Writing down what we love about our projects helps us remember the why behind the initial interest in our ideas–and sometimes even a measure of those new-project emotions–so that we can remind ourselves of the purpose of these projects and motivate ourselves with meaning instead of fleeting feelings.

These notes of things you love can help you through the mundane and difficult stages of writing, and they’ll also help you to communicate that love for your project to readers when the time comes to share your book. Chances are, the right readers will love (at least some of) the same things you do about your book!

Adapting the List

Your list of things you love about this project doesn’t have to stay static. If you lose interest in the characters that were keeping you going, find something new to love. If your story changes with revisions and new things pop up, add them to the list. If you mature in your writing skill and suddenly you look back at projects that aren’t as good as you remembered, hunt for new things to appreciate. (This is especially important with projects you’ve already published!)

Your project isn’t static as long as its in progress, and neither is your level of writing skill; let the list of things you love about each project grow and shift with you.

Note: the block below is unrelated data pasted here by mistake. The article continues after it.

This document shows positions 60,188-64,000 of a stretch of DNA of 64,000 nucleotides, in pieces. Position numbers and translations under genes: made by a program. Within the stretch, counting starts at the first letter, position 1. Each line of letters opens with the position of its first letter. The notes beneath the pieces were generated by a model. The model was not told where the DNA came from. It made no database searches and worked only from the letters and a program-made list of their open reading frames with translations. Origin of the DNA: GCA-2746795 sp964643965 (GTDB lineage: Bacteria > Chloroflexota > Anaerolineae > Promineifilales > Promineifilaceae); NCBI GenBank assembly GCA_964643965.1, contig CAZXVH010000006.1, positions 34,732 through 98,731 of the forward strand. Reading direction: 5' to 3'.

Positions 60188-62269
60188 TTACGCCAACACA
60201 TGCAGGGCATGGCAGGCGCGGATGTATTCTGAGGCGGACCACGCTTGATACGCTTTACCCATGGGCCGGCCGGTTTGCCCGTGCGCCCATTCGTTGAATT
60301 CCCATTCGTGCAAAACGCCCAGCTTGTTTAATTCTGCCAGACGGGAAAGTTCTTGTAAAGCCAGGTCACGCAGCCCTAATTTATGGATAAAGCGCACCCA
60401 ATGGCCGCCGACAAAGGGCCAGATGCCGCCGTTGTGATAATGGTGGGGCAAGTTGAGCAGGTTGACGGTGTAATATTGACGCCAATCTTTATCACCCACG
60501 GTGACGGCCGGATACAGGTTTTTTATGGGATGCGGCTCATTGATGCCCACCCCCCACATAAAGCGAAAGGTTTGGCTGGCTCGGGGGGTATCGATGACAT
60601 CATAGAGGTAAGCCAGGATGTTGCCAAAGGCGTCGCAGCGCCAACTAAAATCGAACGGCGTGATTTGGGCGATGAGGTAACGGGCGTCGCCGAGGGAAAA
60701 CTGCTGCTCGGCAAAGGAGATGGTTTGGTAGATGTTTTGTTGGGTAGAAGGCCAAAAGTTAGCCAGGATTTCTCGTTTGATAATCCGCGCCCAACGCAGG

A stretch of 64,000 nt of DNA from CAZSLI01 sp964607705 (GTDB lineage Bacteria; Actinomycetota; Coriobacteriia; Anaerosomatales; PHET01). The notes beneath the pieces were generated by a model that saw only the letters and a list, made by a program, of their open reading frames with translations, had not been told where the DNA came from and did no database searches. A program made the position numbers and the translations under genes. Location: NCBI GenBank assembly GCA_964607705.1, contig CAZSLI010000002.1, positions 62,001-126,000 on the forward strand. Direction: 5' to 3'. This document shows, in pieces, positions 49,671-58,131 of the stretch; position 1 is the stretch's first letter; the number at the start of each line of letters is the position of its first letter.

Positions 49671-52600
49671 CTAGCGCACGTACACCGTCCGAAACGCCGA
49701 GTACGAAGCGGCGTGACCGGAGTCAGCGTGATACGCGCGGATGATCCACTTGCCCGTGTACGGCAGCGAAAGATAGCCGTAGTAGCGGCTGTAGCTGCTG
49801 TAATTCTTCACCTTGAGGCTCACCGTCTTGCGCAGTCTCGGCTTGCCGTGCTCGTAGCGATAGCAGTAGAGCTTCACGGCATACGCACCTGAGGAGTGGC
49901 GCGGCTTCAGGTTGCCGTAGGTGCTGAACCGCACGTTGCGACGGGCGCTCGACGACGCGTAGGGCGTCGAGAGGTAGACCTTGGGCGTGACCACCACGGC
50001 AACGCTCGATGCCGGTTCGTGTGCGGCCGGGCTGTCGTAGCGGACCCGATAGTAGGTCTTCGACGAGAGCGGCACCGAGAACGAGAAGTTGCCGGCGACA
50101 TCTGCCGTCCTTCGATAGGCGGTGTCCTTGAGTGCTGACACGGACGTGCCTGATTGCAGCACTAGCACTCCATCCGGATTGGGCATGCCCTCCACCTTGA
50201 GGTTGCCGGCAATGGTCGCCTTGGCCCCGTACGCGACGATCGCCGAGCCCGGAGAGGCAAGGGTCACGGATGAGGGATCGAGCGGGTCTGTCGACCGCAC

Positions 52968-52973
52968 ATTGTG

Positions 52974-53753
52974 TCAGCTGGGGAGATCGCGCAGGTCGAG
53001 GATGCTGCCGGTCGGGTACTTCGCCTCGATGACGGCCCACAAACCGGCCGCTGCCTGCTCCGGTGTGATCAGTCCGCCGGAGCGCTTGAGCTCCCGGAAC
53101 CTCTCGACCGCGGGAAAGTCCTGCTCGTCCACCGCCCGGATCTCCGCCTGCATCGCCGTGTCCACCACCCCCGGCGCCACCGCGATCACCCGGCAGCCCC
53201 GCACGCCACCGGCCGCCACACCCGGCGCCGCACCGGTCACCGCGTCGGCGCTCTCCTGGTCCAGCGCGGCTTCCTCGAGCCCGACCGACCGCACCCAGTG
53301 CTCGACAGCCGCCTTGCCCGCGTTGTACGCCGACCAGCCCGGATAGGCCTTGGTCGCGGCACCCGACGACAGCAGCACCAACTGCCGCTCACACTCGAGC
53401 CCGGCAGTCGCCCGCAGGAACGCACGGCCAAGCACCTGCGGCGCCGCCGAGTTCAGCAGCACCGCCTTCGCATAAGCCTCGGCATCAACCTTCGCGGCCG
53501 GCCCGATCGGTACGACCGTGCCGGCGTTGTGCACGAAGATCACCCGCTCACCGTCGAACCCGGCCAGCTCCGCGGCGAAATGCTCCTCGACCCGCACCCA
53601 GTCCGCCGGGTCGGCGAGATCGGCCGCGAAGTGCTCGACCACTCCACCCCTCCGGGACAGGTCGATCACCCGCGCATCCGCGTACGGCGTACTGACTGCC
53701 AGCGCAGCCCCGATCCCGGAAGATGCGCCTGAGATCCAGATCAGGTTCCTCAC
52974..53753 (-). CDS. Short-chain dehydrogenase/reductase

Examples from My Books

I had this lesson hit me strongest when I was struggling to like Lost Girl. I’d grown, the story was more romance-heavy than most of what I write, the writing wasn’t totally up to my current standards, and it just wasn’t something I liked. But other people were reading it and enjoying it, and I didn’t want my lack of affection for the story to prevent readers from finding it if it was their thing. So I reread it with the aim of finding something to like, I let it be what it was instead of what I wished it was, and I realized it actually wasn’t that bad! Since then, I’ve ensured that I always have something to love about each of my projects.

Lost Girl is fluffy, it’s insta-lovey, it’s not something I would likely write now. But, it’s enjoyable fluff. It’s sweet if you want something that focuses on the romance and doesn’t take very long to read. I still enjoy the Neverland setting and the bit of exploring I did with Lost Girl. And there are some pretty cool lines in there, if I may say so.